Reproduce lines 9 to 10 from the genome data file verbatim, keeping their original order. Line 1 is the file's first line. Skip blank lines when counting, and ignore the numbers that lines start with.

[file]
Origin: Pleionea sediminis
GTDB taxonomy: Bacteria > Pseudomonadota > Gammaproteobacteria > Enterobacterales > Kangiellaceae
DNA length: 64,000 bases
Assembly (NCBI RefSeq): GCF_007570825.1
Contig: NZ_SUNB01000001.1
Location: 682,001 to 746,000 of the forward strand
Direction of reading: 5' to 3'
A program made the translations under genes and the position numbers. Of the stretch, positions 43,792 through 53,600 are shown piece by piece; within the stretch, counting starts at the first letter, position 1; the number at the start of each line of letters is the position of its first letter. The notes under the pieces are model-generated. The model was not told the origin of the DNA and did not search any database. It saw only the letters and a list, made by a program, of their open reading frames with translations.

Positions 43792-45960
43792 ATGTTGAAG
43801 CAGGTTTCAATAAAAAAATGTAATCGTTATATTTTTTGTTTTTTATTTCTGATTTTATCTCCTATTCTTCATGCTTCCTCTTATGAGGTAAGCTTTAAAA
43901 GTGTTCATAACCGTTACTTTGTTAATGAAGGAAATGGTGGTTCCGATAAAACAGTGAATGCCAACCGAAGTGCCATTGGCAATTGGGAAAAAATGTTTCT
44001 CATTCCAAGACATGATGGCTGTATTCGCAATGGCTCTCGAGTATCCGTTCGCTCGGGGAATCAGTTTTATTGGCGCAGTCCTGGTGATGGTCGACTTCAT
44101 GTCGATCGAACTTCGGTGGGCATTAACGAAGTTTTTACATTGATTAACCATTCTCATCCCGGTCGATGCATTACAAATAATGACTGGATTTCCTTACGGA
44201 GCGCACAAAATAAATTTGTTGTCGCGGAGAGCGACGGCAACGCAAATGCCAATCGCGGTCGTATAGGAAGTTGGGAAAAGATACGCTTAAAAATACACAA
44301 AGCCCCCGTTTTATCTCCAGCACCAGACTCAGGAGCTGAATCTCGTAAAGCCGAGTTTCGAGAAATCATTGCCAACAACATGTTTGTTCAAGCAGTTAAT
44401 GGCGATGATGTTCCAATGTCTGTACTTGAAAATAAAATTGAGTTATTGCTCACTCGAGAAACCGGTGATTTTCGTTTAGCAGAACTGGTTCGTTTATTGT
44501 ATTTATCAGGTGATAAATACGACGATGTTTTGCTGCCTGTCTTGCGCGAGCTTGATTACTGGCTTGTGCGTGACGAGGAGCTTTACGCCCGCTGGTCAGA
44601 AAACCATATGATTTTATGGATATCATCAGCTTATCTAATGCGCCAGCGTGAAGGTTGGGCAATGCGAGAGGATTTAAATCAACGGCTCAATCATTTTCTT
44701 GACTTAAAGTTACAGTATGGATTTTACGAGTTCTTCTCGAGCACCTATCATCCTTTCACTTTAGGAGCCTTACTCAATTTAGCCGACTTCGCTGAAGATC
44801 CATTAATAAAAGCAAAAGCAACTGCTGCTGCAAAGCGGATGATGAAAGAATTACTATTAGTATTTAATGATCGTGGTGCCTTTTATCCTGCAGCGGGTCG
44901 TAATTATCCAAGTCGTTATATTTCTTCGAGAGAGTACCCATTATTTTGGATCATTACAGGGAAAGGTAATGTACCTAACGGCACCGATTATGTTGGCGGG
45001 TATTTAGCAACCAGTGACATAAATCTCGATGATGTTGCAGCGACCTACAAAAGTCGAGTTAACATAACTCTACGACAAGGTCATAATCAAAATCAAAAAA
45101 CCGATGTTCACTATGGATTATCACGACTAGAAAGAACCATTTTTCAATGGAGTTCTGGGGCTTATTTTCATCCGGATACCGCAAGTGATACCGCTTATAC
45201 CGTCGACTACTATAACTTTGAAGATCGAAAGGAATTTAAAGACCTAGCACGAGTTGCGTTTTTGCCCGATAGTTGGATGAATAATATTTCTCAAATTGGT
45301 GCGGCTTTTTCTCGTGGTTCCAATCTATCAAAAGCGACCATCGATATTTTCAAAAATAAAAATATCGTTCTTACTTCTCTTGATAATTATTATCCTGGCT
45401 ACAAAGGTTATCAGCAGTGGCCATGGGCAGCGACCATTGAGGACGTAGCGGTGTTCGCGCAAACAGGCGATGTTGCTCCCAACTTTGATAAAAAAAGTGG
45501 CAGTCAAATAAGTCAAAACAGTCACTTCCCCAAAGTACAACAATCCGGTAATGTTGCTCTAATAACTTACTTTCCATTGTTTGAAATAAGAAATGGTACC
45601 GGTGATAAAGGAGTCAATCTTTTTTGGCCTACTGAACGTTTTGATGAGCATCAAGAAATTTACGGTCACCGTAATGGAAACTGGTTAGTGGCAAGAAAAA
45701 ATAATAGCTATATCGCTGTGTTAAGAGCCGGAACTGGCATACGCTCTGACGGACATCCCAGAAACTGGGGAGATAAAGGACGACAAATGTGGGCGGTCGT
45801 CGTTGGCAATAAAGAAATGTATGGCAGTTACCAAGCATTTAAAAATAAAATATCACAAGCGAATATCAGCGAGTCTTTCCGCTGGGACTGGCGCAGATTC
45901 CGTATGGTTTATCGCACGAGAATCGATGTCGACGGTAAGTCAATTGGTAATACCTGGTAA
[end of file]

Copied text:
Positions 43792-45960
43792 ATGTTGAAG